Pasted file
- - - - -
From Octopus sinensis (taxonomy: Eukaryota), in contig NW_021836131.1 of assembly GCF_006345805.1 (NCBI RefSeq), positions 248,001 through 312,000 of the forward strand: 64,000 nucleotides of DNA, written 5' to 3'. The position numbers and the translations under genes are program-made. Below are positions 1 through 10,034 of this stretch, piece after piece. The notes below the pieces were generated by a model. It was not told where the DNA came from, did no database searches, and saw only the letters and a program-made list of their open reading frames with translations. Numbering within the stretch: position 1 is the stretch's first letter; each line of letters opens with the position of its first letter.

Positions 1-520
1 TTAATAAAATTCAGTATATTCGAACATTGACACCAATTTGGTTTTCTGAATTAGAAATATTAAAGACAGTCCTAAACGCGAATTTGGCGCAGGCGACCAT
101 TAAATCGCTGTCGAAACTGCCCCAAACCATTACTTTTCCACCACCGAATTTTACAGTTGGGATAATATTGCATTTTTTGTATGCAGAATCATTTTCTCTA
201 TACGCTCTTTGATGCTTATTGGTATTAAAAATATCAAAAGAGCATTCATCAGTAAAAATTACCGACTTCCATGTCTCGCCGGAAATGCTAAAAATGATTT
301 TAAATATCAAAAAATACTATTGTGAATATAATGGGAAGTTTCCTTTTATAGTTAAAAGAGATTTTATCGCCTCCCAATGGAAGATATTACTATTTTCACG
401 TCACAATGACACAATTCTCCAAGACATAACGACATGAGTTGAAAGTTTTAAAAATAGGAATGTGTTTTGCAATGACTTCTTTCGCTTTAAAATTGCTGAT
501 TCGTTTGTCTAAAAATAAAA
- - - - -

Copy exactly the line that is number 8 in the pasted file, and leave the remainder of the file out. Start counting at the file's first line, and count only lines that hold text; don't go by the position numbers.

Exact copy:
501 TCGTTTGTCTAAAAATAAAA